Chronicles of the last century
(Saronno, 1978), is a writer. He received a Ph.D. in Theory of Literature from the University of Bergamo – where he kept on working for some years as a researcher...Read more
This article aims to be a small examination of a phenomenon that I think some of the most interesting titles released recently in the Italian libraries share: namely the trend – if it can truly be called a trend – to deal finally with the Twentieth century. The history of Italy, in short, told through more or less great stories, using characters, sometimes are real and sometimes fictional who, thanks to a certain narrative device, cross centuries and experience firsthand two world wars, Fascism, the economic boom, and the Seventies. And so on. There does not seem to me to have existed, in Italian literature preceding the examples I am about to provide, such an encyclopaedic attempt: there have been attempts, even worthy ones, to construct the “great Italian novel”, but these were isolated events. Only in the last month, however, there have been two novels published in our country that are also chronicles of the last century. Perhaps, now that the Twentieth century is long gone, times really have become ripe not only for analysing it, but also for observing it retrospectively and recounting it.
Antonio Pennacchi for the last 6 years has been working on his great fresco of the Italian Twentieth century: ‘Canale Mussolini’ is an enormous tripartite novel of which the first two parts have been published. In 2010, the first part, published by Mondadori, was a literary sensation: it won the Strega Prize, entered the charts and was translated into many languages. It tells the tale of a farming family, the Peruzzi – alter ego of the Pennacchi family, who emigrated from the Veneto region to southern Lazio. Following their adventures, Pennacchi gives an account of Italy from the nineteen tens to the Second World War; in between, the reclamation of the Pontine Marshes, the fascist gangs, life in the camps, the colonies. The second part, ‘Canale Mussolini. Parte seconda’ (Mondadori, 2015), starts where the first one finished: in 1944. It narrates the reconstruction of a world which was almost destroyed by the war, examines the recently fallen dictatorship, and brings the reader up to the brink of the democratic breakthrough in 1946.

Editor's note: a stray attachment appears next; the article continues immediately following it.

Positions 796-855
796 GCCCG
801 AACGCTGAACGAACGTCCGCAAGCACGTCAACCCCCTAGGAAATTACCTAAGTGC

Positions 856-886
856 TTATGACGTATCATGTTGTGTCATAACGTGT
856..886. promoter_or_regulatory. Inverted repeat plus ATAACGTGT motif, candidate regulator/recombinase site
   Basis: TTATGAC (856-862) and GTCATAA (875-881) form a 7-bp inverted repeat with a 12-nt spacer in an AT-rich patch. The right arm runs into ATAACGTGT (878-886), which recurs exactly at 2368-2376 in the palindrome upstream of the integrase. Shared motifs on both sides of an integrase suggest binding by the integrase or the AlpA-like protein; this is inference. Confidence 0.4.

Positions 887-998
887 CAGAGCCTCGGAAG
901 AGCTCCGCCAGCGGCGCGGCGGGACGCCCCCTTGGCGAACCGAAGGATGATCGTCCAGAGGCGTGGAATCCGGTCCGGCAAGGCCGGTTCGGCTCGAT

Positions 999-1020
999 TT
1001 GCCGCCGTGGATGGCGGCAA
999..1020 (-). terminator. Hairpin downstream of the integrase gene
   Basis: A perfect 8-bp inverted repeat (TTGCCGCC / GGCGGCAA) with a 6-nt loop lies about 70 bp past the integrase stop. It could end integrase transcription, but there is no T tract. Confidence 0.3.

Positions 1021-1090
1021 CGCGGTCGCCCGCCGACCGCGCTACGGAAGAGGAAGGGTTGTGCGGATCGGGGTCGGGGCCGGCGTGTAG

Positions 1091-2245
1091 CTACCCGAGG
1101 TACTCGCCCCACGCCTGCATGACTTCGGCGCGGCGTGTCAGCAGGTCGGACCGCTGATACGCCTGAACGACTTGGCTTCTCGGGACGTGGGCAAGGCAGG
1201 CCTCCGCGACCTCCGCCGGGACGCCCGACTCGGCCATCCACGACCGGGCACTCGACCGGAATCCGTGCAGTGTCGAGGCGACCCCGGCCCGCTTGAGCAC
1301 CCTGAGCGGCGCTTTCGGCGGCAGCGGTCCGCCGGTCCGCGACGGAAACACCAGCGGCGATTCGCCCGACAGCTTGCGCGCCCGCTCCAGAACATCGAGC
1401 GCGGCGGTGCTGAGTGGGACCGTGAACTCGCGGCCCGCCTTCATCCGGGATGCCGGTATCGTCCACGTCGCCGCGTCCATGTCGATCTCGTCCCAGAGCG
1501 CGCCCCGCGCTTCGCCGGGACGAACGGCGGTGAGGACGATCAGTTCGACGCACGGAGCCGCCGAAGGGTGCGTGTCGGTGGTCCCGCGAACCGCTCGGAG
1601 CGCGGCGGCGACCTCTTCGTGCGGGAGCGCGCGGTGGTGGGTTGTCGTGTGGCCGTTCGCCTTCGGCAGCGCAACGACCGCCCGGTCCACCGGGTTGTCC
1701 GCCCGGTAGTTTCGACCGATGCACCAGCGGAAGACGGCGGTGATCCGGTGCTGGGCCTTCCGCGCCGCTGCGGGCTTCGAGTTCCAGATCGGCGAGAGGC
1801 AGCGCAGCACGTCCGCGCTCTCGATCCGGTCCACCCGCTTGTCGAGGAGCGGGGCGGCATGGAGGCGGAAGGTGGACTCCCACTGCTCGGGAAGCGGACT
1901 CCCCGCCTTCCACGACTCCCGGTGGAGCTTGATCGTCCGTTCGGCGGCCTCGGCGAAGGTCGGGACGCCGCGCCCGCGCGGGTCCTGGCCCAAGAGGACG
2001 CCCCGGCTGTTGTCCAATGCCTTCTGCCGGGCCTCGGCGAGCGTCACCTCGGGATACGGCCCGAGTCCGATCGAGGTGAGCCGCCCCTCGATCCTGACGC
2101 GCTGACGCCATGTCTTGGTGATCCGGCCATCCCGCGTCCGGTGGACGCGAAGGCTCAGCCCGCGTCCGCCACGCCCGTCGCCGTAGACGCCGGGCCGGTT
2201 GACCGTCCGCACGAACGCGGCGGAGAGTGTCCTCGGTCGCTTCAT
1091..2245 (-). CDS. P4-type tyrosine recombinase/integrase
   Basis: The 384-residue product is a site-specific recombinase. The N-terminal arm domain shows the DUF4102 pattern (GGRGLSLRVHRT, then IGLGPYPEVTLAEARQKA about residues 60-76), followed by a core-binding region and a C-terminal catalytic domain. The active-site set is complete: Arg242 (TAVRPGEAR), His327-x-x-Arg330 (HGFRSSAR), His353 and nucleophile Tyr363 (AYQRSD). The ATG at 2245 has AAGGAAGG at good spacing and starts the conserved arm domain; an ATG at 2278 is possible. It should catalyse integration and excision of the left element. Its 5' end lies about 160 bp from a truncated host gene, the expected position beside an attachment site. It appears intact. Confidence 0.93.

‘La gemella H’, the novel which Giorgio Falco published for Einaudi in 2014 and with which he won the Selezione Campiello Prize, tells the story of the life of the Hinner family, Germans who emigrated to Italy. Today the daughter Hilde, now very old, traces her family history, made up of compromises with fascist dictatorships as well as big and small power games, through the years of economic boom and mass tourism, to join us.
The saga of the Crusich family – a family of triestine origin who in actual fact represent the family of the author Gianmarco Calligarich -, starts at the outset of the twentieth century. ‘La malincolia dei Crusich’ (Bompiani, 2016) also starts with a migration: the father, Luigi, leaves Italy for Corfu, where he prospers in business and has six children. With the outbreak of the First World War, however, the family’s exile begins. Calligarich follows each child and nephew throughout the course of the rest of century – he tells the story of how they join the Fascist movement and go to Africa, when they try to start again in Milan after World War II, when they retreat to the lakes or when, forced once more by their circumstances to emigrate, they choose South America – the final frontier of a nomadic family. Divided by history but united by love, in a paradigmatic way, a parable which sums up the entire century.
Le cento vite di Nemesio by Marco Rossari (e/o, 2016) instead recounts the story of a father and son: Nemesio, the father, a great painter who suffers a stroke on the day of his one hundredth birthday celebration; Nemesio (known as Nemo), the son, who for thirty years has lived in the shadow of his great father who is indifferent to him – that he goes to great lengths to do nothing and stay as far away as possible from this paternal shadow. His father’s stroke, however, changes everything: at night, whilst Nemesio lies in a hospital bed, Nemo dreams of his father’s life in from his birth to the present. And it was the epitome of a crazy life: born in 1899, Nemesio lived through two wars, fought in Spain, and knew the Futurists, Lombroso, the great avant-garde artists, and the Iron Curtain. The Twentieth century happens to him, he has lived in every important moment in the century’s history, it lives on his skin, it flows through him. And he himself is the incarnation of the century of which he was one of the artistic greats. Thus, with compelling as well as comic language (books examining the Twentieth century are rarely comical), Rossari has created another way of viewing the Twentieth century and, above all, another way of placing Italy and its people within it.
Translation by Patrick Chambers21 October 2016